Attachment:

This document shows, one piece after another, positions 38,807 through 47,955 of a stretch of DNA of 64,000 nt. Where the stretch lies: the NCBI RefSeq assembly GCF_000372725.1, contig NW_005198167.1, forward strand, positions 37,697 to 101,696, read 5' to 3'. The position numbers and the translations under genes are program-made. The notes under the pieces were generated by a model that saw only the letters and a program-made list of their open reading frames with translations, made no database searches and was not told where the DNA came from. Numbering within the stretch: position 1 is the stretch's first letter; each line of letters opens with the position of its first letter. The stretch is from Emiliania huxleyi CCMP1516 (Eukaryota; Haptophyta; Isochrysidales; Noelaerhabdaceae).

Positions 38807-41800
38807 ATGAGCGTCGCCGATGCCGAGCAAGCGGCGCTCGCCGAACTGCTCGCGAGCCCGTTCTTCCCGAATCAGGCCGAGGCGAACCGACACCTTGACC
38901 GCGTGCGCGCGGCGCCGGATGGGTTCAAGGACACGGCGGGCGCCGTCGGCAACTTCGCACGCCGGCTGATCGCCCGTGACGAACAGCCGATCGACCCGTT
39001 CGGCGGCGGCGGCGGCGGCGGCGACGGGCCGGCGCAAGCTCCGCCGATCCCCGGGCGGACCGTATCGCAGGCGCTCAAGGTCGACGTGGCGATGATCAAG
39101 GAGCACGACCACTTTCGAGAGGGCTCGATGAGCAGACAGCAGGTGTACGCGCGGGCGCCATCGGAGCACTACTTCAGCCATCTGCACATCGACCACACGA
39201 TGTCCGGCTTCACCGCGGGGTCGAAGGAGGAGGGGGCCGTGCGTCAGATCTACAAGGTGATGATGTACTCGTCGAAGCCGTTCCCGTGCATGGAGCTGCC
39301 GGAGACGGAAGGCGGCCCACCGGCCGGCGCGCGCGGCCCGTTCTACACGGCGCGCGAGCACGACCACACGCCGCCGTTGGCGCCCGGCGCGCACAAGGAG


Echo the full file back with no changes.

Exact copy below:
This document shows, one piece after another, positions 38,807 through 47,955 of a stretch of DNA of 64,000 nt. Where the stretch lies: the NCBI RefSeq assembly GCF_000372725.1, contig NW_005198167.1, forward strand, positions 37,697 to 101,696, read 5' to 3'. The position numbers and the translations under genes are program-made. The notes under the pieces were generated by a model that saw only the letters and a program-made list of their open reading frames with translations, made no database searches and was not told where the DNA came from. Numbering within the stretch: position 1 is the stretch's first letter; each line of letters opens with the position of its first letter. The stretch is from Emiliania huxleyi CCMP1516 (Eukaryota; Haptophyta; Isochrysidales; Noelaerhabdaceae).

Positions 38807-41800
38807 ATGAGCGTCGCCGATGCCGAGCAAGCGGCGCTCGCCGAACTGCTCGCGAGCCCGTTCTTCCCGAATCAGGCCGAGGCGAACCGACACCTTGACC
38901 GCGTGCGCGCGGCGCCGGATGGGTTCAAGGACACGGCGGGCGCCGTCGGCAACTTCGCACGCCGGCTGATCGCCCGTGACGAACAGCCGATCGACCCGTT
39001 CGGCGGCGGCGGCGGCGGCGGCGACGGGCCGGCGCAAGCTCCGCCGATCCCCGGGCGGACCGTATCGCAGGCGCTCAAGGTCGACGTGGCGATGATCAAG
39101 GAGCACGACCACTTTCGAGAGGGCTCGATGAGCAGACAGCAGGTGTACGCGCGGGCGCCATCGGAGCACTACTTCAGCCATCTGCACATCGACCACACGA
39201 TGTCCGGCTTCACCGCGGGGTCGAAGGAGGAGGGGGCCGTGCGTCAGATCTACAAGGTGATGATGTACTCGTCGAAGCCGTTCCCGTGCATGGAGCTGCC
39301 GGAGACGGAAGGCGGCCCACCGGCCGGCGCGCGCGGCCCGTTCTACACGGCGCGCGAGCACGACCACACGCCGCCGTTGGCGCCCGGCGCGCACAAGGAG